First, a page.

Jack B. Lay – SEVP and CFO: The pipeline to which Greig refers, is activity underway. It’s not signed deals, but there is certainly a lot of activity as he indicated. In terms of how we would finance that, it really depends on the size of the deal. You can almost look at our underlying generic growth rate as – if you look at it historically, it’s moderated quite a bit over the last six to eight years or so. So we’re really enhancing the growth rate with any kind of block or M&A sort of deals and to the extent that those deals are modest in size, we likely unless we pile up quite a few at all once, we can likely finance those internally. Now if we do any large M&A deals and I think it’s probably more obviously we can’t necessarily finance that internally and we would have to go to the capital markets and with some mixture of capital. It all depends on the deal and the relative return in terms of how we would finance. But it would have to be a fairly large deal before we have to go to the capital market.
Nigel Dally – Morgan Stanley Dean Witter: Just couple of other questions, numbers question as well. Tax rate what should we expect over the remainder of the year and also if corporate expenses remain higher been at this level for several quarters now, should we view this level of losses as an appropriate run rate?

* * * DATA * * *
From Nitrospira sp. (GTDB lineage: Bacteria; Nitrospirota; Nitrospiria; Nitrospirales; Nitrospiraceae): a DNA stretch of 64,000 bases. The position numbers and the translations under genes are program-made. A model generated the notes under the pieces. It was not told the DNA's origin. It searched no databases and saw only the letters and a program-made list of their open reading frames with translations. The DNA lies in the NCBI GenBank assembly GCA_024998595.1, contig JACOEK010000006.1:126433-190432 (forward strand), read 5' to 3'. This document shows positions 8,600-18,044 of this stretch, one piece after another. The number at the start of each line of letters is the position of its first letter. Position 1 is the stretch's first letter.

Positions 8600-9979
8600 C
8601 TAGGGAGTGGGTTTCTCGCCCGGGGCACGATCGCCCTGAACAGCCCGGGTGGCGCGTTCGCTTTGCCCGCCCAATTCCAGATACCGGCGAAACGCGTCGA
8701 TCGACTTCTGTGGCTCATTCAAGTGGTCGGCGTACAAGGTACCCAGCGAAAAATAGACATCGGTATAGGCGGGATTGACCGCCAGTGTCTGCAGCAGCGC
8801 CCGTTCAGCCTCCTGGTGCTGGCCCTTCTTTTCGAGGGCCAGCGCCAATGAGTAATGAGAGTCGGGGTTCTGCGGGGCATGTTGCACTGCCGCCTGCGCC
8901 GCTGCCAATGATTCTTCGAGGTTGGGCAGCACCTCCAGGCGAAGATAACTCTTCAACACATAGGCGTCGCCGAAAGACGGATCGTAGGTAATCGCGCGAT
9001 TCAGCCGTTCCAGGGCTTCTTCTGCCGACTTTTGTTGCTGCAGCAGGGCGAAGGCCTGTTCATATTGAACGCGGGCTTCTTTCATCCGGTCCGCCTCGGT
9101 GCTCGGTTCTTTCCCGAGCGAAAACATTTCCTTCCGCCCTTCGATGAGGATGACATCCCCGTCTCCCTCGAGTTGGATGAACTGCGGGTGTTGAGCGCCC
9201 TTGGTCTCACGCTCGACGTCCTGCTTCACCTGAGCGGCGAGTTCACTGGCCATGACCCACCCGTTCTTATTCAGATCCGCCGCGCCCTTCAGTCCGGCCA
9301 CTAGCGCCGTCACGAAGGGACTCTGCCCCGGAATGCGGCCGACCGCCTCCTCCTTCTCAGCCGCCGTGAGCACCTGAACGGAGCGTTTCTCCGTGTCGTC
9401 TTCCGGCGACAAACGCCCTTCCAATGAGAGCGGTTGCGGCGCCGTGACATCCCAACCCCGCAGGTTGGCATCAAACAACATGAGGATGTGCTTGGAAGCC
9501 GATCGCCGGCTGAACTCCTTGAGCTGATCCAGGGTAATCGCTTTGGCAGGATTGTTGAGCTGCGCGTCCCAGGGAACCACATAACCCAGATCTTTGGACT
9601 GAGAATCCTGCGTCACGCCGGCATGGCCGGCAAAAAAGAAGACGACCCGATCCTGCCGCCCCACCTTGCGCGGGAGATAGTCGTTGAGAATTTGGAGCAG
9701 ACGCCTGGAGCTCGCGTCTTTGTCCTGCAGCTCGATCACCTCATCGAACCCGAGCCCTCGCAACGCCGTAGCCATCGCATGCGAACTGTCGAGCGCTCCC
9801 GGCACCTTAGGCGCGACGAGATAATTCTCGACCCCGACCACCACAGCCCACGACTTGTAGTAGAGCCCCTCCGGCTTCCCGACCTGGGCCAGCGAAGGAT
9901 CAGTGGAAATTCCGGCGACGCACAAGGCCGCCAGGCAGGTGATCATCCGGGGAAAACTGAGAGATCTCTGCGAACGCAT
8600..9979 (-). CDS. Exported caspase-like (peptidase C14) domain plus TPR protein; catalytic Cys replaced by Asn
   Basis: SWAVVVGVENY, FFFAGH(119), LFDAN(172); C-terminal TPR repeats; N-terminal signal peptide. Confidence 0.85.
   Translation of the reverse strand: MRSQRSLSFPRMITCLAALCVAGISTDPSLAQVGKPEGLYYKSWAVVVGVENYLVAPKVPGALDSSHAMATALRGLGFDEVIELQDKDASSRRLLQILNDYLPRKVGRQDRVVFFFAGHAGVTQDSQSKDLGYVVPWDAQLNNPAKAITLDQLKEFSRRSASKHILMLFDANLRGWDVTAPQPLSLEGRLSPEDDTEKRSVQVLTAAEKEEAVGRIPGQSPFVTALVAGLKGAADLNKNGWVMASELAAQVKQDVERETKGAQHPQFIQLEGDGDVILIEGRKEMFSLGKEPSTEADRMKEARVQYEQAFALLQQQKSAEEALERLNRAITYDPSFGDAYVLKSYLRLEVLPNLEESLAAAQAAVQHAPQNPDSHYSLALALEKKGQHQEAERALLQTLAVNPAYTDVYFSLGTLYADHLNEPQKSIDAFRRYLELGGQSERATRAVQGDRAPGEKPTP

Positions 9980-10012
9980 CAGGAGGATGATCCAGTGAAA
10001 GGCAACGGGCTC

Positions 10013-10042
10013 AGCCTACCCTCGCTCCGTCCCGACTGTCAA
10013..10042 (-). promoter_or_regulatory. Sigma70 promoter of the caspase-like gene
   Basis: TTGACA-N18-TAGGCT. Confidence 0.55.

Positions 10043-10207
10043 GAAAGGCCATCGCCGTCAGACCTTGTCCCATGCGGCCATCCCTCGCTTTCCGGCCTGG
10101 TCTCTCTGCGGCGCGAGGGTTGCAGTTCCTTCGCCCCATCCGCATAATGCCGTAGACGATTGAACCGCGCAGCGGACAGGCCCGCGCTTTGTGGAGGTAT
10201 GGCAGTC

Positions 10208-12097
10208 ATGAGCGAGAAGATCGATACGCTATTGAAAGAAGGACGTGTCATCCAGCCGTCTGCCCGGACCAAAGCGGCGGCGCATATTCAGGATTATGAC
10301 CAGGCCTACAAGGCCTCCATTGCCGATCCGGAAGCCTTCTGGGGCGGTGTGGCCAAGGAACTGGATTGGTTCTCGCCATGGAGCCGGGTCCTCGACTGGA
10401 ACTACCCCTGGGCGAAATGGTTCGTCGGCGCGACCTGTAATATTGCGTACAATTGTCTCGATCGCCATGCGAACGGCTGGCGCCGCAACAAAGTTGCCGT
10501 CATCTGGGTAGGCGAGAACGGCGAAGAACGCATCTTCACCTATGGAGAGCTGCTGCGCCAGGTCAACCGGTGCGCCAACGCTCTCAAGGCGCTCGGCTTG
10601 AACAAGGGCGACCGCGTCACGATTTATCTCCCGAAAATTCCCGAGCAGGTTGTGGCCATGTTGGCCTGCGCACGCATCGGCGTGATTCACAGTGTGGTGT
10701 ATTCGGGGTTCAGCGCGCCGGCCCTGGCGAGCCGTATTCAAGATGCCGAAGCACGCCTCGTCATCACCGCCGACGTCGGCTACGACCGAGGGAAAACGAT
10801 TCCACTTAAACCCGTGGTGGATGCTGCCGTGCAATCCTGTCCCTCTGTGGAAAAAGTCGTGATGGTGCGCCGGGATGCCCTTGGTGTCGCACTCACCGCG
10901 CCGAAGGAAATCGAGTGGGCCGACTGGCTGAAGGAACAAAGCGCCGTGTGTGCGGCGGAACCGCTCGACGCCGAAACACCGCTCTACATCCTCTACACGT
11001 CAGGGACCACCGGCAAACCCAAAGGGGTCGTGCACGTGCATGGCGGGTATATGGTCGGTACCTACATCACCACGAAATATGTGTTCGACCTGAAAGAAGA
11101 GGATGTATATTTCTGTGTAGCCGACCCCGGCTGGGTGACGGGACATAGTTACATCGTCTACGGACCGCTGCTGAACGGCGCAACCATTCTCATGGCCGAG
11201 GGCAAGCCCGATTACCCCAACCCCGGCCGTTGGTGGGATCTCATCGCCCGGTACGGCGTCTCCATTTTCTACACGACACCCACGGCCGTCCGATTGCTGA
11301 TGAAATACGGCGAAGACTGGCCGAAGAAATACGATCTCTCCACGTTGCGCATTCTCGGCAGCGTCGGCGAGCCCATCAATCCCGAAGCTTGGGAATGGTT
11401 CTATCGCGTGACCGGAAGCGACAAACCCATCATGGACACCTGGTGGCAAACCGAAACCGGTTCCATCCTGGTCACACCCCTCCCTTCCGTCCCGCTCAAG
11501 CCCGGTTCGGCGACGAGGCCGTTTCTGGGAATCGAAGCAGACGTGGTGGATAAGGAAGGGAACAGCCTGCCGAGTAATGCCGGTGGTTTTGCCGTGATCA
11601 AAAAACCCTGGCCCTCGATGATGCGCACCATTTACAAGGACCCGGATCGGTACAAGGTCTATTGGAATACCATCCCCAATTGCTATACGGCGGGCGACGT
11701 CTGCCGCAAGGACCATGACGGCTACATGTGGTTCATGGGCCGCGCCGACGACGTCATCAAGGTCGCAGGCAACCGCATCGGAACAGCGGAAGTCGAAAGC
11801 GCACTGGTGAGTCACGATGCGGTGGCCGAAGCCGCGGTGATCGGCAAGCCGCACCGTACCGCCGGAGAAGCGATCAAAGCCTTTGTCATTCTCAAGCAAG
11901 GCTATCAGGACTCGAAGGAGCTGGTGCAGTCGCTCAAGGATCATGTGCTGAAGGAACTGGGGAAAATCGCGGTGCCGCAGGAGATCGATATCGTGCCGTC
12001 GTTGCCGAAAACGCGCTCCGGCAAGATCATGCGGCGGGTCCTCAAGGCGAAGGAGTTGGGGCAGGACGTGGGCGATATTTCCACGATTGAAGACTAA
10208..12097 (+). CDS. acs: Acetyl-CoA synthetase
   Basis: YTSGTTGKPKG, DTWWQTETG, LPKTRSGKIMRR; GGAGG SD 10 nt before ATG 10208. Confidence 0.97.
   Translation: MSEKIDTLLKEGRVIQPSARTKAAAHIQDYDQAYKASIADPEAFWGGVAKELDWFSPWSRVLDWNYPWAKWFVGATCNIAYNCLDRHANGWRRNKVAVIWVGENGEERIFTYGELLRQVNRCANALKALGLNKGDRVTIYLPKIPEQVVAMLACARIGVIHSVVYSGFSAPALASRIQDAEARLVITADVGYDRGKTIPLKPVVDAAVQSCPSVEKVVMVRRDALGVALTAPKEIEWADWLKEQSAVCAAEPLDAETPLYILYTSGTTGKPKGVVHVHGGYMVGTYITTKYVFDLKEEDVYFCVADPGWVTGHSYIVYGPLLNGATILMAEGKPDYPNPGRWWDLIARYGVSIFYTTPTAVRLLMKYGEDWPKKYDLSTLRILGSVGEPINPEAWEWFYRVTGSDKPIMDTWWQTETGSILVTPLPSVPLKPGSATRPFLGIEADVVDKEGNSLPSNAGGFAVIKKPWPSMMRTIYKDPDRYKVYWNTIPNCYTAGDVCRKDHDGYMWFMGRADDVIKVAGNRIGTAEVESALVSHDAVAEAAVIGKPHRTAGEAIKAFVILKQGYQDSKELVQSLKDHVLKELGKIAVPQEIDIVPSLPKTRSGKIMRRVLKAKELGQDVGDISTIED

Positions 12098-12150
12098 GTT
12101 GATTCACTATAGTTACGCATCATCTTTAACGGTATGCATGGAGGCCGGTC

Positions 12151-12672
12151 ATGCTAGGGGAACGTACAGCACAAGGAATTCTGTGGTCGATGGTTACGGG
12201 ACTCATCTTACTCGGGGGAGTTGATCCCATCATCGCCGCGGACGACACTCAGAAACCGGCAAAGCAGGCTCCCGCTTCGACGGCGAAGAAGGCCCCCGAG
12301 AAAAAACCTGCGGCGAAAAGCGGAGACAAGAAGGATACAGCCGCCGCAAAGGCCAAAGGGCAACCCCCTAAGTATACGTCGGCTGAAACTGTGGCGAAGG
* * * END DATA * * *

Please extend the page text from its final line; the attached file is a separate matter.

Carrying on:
Jack B. Lay – SEVP and CFO: Okay, first on the tax rate. Unfortunately it does tend to bounce around from quarter to quarter that’s why we’re reluctant to give up an estimate per quarter what you should expect. But annually it really should settle in between 33% 34% and you could almost cut it right down the middle of 33.5% would be probably our best estimate at this point going forward. We’ll probably likely not see that in any particular quarter but over time that’s what we would expect. In terms of the corporate segment, we have because of the growing business volumes in all the operating segments we tend to allocate more capital which drives the investment income allocation. So, we’ve allocated more capital to those segments, as a result we are attributing more of the investment income to those segments and as a result there is less attributed through the corporate segment. So I think going forward you could almost expect something around a breakeven performance and it won’t be there in any one quarter, but over time because there is a little bit of volatility there. But over time that’s probably a best estimate at this point.